27 January 2011

An Overnumerousness of Letters

Last week, NPR's Robert Krulwich threw down a gauntlet. He didn't know he had, but he did. He wrote an article concerning the longest word in the English language. He lists a few candidates, then goes down the list, taking them down one by one.

First there was honorificabilitudinitatibus. This 27-letter monstrosity was coined by Shakespeare for Love's Labour's Lost and means 'loaded with honors.' Krulwich disqualifies it because it was likely crafted for the sole purpose of being lengthy.

Then there is the long favorite among schoolmates, mostly because it's both fun to say, intelligent sounding and semi-comprehendible. Antidisestablishmentarianism is also disqualified as being only 'attention-grabbing hummock.' By the way, this collection of 28 letters describes the political position that opposed the disestablishment of the Church of England in the 19th century.

The word Krulwich eventually settles on is one we all know from our classic Disney films, supercalifragilisticexpialidocious. Invented without meaning and sung by Julie Andrews and Dick Van Dyke in Mary Poppins, this word, at 34 letters long, wins the prize for longest non-technical word, at least according to our friend at NPR.

(There are a slew of other words, mostly within the scientific community, that are far longer and even less interesting, but since they are technical, and mostly consist of stacking prefixes on top of one another to describe molecular bonds, they don't qualify, especially since they are very rarely spelled as words. The longest molecule wouldn't qualify, having published in the much-appreciated shorthand, but never written out as a word. The one that slips through is 1,185 letters long and is a tobacco protein. Yet, being a technical word, it doesn't qualify, rightfully so.)

William Lee Adams at Time NewsFeed picked up Krulwich's gauntlet and wrote his own article about long words. WIthout the technical muscle of Krulwich, he does little more than stoke the flames. Where the NPR article dismissed one word, the NewsFeed article quotes author Sam Kean's opinion of the matter with as near a final word on the matter as it gets. Kean's view is that the slang word pneumonoultramicroscopicsilicovolcanokoniosis, at 45 letters long, is worthy of the title. It refers to a disease you acquire when breathing in silicon dioxide.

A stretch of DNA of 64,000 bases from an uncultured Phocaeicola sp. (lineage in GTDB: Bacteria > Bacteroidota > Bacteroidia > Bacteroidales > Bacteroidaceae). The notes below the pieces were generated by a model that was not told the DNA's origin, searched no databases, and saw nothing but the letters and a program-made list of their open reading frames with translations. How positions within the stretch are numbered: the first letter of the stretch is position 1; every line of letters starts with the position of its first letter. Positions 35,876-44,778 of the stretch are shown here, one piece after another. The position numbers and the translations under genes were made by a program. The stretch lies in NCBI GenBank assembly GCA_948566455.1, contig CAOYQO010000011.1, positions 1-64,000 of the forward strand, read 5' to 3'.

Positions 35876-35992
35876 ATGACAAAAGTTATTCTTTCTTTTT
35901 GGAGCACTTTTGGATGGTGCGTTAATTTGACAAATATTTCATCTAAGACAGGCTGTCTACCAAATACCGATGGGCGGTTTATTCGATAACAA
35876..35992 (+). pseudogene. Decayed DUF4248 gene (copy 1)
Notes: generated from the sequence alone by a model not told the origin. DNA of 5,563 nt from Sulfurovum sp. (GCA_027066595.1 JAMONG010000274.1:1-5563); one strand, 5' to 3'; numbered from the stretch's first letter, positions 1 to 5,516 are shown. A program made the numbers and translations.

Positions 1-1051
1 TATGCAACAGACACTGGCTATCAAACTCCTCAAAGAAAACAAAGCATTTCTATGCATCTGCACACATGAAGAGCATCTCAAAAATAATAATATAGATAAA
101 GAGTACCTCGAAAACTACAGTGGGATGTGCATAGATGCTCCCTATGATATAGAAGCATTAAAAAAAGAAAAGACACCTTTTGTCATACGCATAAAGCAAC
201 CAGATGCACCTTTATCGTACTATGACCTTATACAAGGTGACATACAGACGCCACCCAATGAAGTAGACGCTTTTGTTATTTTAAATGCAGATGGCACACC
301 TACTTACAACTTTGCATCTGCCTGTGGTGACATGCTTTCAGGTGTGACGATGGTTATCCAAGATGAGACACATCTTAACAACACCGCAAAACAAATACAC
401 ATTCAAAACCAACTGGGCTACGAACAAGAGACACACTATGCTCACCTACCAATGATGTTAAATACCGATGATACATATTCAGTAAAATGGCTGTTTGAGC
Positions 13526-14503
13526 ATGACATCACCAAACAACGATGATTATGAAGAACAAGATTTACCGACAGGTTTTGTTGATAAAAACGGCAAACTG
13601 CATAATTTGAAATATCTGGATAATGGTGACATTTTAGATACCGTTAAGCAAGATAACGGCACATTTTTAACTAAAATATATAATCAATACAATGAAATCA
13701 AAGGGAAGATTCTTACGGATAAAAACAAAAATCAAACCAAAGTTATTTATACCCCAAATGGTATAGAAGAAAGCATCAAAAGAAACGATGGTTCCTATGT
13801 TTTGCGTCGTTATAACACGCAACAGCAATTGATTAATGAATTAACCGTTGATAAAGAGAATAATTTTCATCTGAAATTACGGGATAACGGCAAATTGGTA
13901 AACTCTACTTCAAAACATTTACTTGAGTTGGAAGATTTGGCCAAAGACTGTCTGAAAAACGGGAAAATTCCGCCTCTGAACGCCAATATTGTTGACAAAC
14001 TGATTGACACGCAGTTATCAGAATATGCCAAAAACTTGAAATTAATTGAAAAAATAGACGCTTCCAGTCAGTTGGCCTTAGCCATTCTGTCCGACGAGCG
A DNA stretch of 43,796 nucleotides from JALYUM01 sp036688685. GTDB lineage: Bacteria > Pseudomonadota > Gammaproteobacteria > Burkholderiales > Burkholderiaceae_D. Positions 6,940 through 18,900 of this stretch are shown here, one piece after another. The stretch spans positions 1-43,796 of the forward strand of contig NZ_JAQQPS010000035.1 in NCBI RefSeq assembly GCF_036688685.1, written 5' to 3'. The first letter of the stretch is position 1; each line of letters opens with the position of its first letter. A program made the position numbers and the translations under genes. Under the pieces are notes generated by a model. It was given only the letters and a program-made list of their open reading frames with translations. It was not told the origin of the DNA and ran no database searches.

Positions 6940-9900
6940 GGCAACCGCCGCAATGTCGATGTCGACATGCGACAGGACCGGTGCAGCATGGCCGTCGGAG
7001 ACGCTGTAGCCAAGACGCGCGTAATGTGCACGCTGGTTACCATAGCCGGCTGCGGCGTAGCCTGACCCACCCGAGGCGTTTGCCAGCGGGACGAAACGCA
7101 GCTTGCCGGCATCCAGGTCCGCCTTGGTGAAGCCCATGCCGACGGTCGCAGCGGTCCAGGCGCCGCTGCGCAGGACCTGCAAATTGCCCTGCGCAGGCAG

The NewsFeed article then lists a few slightly-off topic locals with longer-than necessary names. One is in Wales, another in New Zealand, and the longest is the ceremonial name for Bangkok. Since they are all in Welsh, Maori, and Thai, respectively, none of them qualify as the longest word in English, which is what we actually care about.

Jason Kottke briefly steps into the mix (he's always brief, so it's allowed) with his choice in the matter: twoallbeefpattiesspecialsaucelettuce-cheesepicklesonionsonasesameseedbun. It's a definitive non-word, but still fun to say: two-all-beef-patties-special-sauce-lettuce-cheese-pickles-onions-on-a-sesame-seed-bun. Kottke also links to the Wikipedia article about the longest words, which lists one none of the previous articles did.

At 35 letters, it beats out Mary Poppins by one letter, and unlike silicon dioxide it's not technical. Hippopotomonstrosesquipedaliophobia means the fear of long words. You could argue that it's redundant, since sesquipedaliophobia means the same thing, AND is used professionally. However, what we call a jaw, doctors refer to it as a mandible; both are still correct.

My vote is cast. I say hippopotomonstrosesquipedaliophobia is the longest word in the English language. Maybe it's the humor in it all. Much like the humor in this clip from The IT Crowd.

(For the record, Negative One's word is real; Moss' word is not. I fact-checked on the Oxford English Dictionary online, which has a promotional trial through February 5. Use 'trynewoed' as both username and password for access.)

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